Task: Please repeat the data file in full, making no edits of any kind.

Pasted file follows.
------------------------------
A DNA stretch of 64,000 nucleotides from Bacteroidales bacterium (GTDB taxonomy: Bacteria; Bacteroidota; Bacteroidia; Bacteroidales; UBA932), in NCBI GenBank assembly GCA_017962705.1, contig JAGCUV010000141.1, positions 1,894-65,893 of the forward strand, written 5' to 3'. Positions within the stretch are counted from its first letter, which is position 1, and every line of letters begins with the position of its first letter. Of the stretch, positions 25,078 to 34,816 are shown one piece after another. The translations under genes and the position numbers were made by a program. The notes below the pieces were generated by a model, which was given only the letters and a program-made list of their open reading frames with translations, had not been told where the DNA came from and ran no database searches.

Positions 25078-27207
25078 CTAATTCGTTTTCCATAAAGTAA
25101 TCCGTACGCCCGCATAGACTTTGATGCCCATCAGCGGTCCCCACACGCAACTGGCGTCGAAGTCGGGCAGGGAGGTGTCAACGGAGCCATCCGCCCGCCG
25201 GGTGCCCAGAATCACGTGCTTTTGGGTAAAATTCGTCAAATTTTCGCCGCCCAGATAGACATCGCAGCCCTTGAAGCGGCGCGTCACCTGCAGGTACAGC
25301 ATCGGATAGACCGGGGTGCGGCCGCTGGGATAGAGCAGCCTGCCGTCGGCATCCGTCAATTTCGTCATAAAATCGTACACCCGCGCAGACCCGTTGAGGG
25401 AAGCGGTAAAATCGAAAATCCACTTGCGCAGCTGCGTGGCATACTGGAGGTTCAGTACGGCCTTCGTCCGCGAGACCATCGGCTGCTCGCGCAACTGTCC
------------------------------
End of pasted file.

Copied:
A DNA stretch of 64,000 nucleotides from Bacteroidales bacterium (GTDB taxonomy: Bacteria; Bacteroidota; Bacteroidia; Bacteroidales; UBA932), in NCBI GenBank assembly GCA_017962705.1, contig JAGCUV010000141.1, positions 1,894-65,893 of the forward strand, written 5' to 3'. Positions within the stretch are counted from its first letter, which is position 1, and every line of letters begins with the position of its first letter. Of the stretch, positions 25,078 to 34,816 are shown one piece after another. The translations under genes and the position numbers were made by a program. The notes below the pieces were generated by a model, which was given only the letters and a program-made list of their open reading frames with translations, had not been told where the DNA came from and ran no database searches.

Positions 25078-27207
25078 CTAATTCGTTTTCCATAAAGTAA
25101 TCCGTACGCCCGCATAGACTTTGATGCCCATCAGCGGTCCCCACACGCAACTGGCGTCGAAGTCGGGCAGGGAGGTGTCAACGGAGCCATCCGCCCGCCG
25201 GGTGCCCAGAATCACGTGCTTTTGGGTAAAATTCGTCAAATTTTCGCCGCCCAGATAGACATCGCAGCCCTTGAAGCGGCGCGTCACCTGCAGGTACAGC
25301 ATCGGATAGACCGGGGTGCGGCCGCTGGGATAGAGCAGCCTGCCGTCGGCATCCGTCAATTTCGTCATAAAATCGTACACCCGCGCAGACCCGTTGAGGG
25401 AAGCGGTAAAATCGAAAATCCACTTGCGCAGCTGCGTGGCATACTGGAGGTTCAGTACGGCCTTCGTCCGCGAGACCATCGGCTGCTCGCGCAACTGTCC